Triumph of Orthodoxy

   by Mark Schaefering    Leave a comment  →

84-580x381In the Orthodox Church the first Sunday of Great Lent, the Triumph of Orthodoxy is observed. “What is the Sunday of the Triumph of Orthodoxy?” you may ask. It is the commemoration of the restoration of Icons for the veneration of the faithful ending forever the Iconoclastic Period of the byzantine church. The Iconoclastic Period being the time during the eight and ninth centuries when the byzantine emperors banned the veneration of the painted images of Christ, his mother and the saints.

As we had a blizzard on last Sunday and I was not able to get to church, I was contemplating the commemoration. I was thinking about what a simple and natural thing it is for us Orthodox Christians to venerate and show respect to the images of Christ, Mary and the saints in painted form. What would the church be like if we were banned from owning icons. I guess those that lived through the Soviet Period in Russia could tell us a thing or two about that. If you were caught owning icons during the iconoclastic period what was the punishment? Many kept icons and venerated them in secret, including St. Theodora. She was the emperor’s wife and mother of the heir to the byzantine throne. When her husband died and her son became emperor she became his regent and seized the opportunity to change the wrong. She struck down the ban and called an ecumenical council to answer the question forever whether image should be allowed in the church and it life of piety.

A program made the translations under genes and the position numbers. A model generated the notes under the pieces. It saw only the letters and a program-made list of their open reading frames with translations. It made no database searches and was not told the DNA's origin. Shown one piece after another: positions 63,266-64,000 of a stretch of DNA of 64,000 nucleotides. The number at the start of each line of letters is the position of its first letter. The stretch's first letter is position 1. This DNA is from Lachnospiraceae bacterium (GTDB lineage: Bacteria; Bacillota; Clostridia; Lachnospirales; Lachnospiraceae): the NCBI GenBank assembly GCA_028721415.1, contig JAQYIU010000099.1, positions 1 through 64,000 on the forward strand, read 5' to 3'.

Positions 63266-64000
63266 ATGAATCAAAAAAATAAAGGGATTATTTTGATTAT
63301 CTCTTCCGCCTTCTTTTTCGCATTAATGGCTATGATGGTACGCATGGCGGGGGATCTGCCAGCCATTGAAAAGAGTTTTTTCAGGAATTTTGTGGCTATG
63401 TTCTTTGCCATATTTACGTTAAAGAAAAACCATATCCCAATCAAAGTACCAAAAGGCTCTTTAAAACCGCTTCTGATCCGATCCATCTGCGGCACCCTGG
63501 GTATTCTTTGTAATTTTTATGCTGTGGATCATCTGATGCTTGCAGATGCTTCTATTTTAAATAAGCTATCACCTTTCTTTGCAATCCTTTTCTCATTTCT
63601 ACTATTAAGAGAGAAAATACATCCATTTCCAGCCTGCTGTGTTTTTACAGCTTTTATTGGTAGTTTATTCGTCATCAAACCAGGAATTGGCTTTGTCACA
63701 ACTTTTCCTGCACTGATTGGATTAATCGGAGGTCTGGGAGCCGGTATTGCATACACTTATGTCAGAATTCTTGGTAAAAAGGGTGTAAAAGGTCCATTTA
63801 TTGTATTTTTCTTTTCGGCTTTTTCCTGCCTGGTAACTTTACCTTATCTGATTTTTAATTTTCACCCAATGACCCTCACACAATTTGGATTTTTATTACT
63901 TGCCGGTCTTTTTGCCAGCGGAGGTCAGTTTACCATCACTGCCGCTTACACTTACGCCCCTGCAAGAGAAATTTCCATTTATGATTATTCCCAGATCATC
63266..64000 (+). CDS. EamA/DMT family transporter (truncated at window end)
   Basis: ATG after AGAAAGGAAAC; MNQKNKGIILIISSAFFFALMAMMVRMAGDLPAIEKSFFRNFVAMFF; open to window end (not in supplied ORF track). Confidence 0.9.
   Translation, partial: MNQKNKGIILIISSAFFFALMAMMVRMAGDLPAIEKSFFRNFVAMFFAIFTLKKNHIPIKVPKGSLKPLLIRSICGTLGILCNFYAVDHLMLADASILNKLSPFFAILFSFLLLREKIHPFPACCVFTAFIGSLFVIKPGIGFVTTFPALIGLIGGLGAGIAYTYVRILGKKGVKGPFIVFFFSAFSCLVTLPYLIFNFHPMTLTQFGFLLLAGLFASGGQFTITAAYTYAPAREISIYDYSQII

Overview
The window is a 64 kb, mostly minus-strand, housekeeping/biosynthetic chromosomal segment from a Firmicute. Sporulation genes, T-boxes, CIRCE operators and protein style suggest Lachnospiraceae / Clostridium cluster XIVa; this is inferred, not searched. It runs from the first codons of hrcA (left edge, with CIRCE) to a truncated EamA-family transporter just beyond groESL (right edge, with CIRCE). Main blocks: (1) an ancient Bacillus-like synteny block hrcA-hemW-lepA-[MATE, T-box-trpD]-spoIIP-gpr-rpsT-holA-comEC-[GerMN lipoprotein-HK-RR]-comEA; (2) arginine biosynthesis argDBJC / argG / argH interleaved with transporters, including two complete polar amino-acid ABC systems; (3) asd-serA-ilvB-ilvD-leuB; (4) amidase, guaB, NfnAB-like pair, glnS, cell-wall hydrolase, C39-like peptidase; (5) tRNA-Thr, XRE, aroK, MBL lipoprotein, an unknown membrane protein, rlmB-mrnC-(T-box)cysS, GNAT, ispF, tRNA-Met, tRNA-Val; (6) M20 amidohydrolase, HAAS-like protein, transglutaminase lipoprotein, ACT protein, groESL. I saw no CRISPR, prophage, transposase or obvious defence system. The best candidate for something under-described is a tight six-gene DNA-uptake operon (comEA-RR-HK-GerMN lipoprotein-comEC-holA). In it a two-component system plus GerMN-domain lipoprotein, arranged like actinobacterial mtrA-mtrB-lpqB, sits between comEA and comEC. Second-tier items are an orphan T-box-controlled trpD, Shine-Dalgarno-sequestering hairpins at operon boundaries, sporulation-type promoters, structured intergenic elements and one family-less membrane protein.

So these are just a few ramblings of an iconographer who has devotion to St. Theodora.

Welcome Post

   by Mark Schaefering    Leave a comment  →

Hello!!!  I am Mark Schaefering and this is my first blog entry.  I am an iconographer in St. Louis, Missouri.  I paint byzantine icons and also teach classes.  I am rather new to this profession.  I worked in banks for 25 years and then as a florist for 6.  I had attended a few classes to learn byzantine iconography taught Philip by Master Iconographer Zimmermann when due to the downturn in the economy I lost my job at the florist where I was working.  So to reinvent myself I began developing my knowledge and ability in iconography.  At the urging of a student who had also attended some of Phil Zimmerman’s classes I began teaching a small group of women here in St. Louis and the rest, as they say, is history.

As I write this first blog entry I am attempting to paint an image I have never attempted before.  I am painting St. John of Kronstadt.  John of Kronstadt was a very important figure in Orthodoxy in Russia prior to the Revolution.  He was a married priest who lived with his wife Elizabeth as “brother and sister”.  He became well known for his sermons, his dedication to the poor and those who were ill and for the ability through his prayers to call down God’s healing upon those in need.  during the time St. John lived it was uncommon for the faithful in Russia to commune often.  Through St. John’s writings and preaching St. John encouraged frequent and it is why in his icons he is shown holding a chalice in his left hand and pointing to it with his right.

More to follow as I progress.  St. John of Krostadt intercede to Christ for us that he may save our souls.